We Love Music: Buzzcocks @ The Black Cat 5/11/10

Buzzcocks at The Black Cat 5/11/10
courtesy of Buzzcocks.


Buzzcocks launched the U.S. leg of their “Another…Bites Tour” at the Black Cat on Tuesday night with an exuberant set of their classic, reverb-drenched, pop/punk, sing-a-longs. Since their early-90’s revival, original members Shelley and Diggle have been performing non-stop in the US and UK. Right up there with Stiff Little Fingers, Buzzcocks are one of the longest running and quality-consistent graduates of the original UK Punk class. To mix it up on this tour the band are performing their brilliant first and second albums back-to-back (both released in 1978) along with “other hits”. While album-entirety shows are becoming quite trendy of late (not that I mind), for Buzzcocks I think this dual-album attack is a great move. As their legacy becomes tied more and more to their ability to write amazing singles (as collected on the essential “Singles Going Steady“) this dual album tour is here to remind us that Buzzcocks were also responsible for crafting some brilliant albums; each with an energy flow, sonic imprint, and lyrical themes that deserve their place in rock history as well. Actually Tuesday night’s show did much more than gently remind us of this fact; in typical Buzzcocks pop-roar fashion the show served as a blaring klaxon alarm that made the relevance of “Another Music in a Different Kitchen” and “Love Bites” impossible to ignore.

“The Buzzcocks, 5/11/2010, Washington D.C.” courtesy of baxzy.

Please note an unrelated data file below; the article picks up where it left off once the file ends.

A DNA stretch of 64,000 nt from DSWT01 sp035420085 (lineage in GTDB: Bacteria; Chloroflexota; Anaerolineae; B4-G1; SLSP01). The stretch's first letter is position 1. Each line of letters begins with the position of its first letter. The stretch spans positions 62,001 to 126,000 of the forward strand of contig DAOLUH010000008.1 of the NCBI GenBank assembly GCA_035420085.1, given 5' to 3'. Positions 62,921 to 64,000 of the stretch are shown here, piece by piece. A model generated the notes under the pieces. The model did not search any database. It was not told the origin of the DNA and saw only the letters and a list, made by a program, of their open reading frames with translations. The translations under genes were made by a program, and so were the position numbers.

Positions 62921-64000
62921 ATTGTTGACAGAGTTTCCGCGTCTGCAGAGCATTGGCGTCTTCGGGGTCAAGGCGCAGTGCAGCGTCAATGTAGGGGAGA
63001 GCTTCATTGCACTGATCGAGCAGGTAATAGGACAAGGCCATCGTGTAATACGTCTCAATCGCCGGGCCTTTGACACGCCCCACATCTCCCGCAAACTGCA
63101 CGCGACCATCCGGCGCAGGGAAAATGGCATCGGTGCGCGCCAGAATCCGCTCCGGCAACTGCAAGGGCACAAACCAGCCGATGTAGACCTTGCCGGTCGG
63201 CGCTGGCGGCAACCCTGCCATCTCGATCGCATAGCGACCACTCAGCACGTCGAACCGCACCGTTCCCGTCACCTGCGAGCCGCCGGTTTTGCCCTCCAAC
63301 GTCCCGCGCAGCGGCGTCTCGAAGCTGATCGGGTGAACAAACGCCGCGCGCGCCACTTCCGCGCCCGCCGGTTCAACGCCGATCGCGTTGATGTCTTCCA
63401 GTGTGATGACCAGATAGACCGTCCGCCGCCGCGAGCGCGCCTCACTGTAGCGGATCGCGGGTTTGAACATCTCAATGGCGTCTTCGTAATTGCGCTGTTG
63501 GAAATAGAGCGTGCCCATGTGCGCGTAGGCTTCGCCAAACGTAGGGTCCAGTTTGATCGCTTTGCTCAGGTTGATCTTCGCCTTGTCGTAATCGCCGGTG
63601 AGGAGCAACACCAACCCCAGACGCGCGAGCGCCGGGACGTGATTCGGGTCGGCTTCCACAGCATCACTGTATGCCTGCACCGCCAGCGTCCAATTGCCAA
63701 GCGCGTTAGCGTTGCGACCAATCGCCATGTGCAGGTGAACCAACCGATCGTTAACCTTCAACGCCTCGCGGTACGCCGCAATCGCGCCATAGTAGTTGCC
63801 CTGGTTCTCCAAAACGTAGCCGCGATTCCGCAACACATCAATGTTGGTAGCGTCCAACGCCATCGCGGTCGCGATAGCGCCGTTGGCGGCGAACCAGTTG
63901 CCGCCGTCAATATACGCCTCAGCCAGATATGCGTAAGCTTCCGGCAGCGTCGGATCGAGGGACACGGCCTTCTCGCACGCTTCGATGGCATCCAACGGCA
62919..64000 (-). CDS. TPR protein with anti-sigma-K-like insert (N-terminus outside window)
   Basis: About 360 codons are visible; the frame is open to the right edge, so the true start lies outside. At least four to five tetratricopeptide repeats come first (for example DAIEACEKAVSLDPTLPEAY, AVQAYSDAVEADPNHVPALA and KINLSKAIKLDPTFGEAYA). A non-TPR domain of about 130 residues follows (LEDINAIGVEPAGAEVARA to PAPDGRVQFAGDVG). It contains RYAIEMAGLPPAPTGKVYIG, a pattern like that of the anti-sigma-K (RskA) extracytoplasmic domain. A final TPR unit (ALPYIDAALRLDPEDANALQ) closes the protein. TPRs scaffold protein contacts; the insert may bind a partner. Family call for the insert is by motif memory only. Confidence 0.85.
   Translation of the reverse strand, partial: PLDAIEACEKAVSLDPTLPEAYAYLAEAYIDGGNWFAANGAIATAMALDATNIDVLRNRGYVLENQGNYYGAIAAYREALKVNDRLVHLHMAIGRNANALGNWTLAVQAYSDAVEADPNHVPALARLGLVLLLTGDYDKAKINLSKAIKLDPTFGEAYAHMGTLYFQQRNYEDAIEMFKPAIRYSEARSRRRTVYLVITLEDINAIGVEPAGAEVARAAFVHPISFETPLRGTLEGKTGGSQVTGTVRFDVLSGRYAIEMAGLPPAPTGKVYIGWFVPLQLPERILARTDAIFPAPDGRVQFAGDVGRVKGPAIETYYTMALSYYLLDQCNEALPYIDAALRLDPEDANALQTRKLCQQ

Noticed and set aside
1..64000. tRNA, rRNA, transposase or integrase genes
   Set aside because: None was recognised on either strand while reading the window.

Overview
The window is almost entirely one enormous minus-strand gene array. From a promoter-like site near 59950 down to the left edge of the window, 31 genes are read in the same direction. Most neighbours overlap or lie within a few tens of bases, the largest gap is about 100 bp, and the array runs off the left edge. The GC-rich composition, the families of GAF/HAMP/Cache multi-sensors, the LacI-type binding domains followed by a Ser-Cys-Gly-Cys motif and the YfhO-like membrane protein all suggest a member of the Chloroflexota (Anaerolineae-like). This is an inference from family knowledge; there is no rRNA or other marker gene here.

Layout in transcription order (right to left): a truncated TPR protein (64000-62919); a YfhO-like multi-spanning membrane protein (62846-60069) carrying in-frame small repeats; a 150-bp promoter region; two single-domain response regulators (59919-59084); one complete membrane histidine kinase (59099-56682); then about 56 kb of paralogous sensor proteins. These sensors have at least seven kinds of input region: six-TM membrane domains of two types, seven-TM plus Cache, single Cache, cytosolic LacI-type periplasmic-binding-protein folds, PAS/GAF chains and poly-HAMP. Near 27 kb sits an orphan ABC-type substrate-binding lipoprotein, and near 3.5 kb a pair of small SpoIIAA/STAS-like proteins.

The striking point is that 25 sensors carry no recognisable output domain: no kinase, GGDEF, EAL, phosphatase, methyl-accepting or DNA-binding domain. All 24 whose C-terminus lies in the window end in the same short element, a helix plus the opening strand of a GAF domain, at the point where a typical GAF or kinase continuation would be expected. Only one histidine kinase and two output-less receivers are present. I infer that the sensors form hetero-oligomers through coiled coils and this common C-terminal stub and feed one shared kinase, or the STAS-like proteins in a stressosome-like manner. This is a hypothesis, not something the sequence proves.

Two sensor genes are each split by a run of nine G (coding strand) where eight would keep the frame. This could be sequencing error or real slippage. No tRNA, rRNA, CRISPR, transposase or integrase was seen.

I would say that right off the bat the band were all business when they launched into “…Different Kitchen” opener ‘Fast Cars’, but when their business is providing the audience with a pop-fueled good time it is difficult to describe Buzzcocks in such terms. Saying the band seemed serious about their two album strafing run isn’t quite accurate either because they made it look effortless while seeming to have the time of their lives. The band must have been both all business and serious about this undertaking however because their live rendering of both albums was near perfect on Tuesday night.

Lead singer Pete Shelley delivered his horny, awkward lad lyrics with just the right amount of sarcastic inflection and facial expression punctuation to communicate the gist even if you didn’t catch every single word due to the impressive wall of fuzz his and Diggle’s guitars were kicking out. Shelley has this amazing high-pitched singing voice that somehow does cut through all that racket which made it even better when he gave the crowd an exaggerated wink or eye-roll to let us in on his lyrical jokes. Every time I see Steve Diggle perform it puts a smile on my face. He physically plays guitar like he is in The Who; he’s all dramatic pick hold over-his-head before a major riff, guitar-chest parallels, and strum-arm pinwheels. His frantic, energetic guitar theatrics are amplified by the biggest smile I have ever seen on a musician’s face. Diggle’s smile is that of a man who is thrilled to be playing live on stage and it is completely infectious. Between Shelley’s good humor and Diggle’s massive grin the audience had no choice but to have a great time.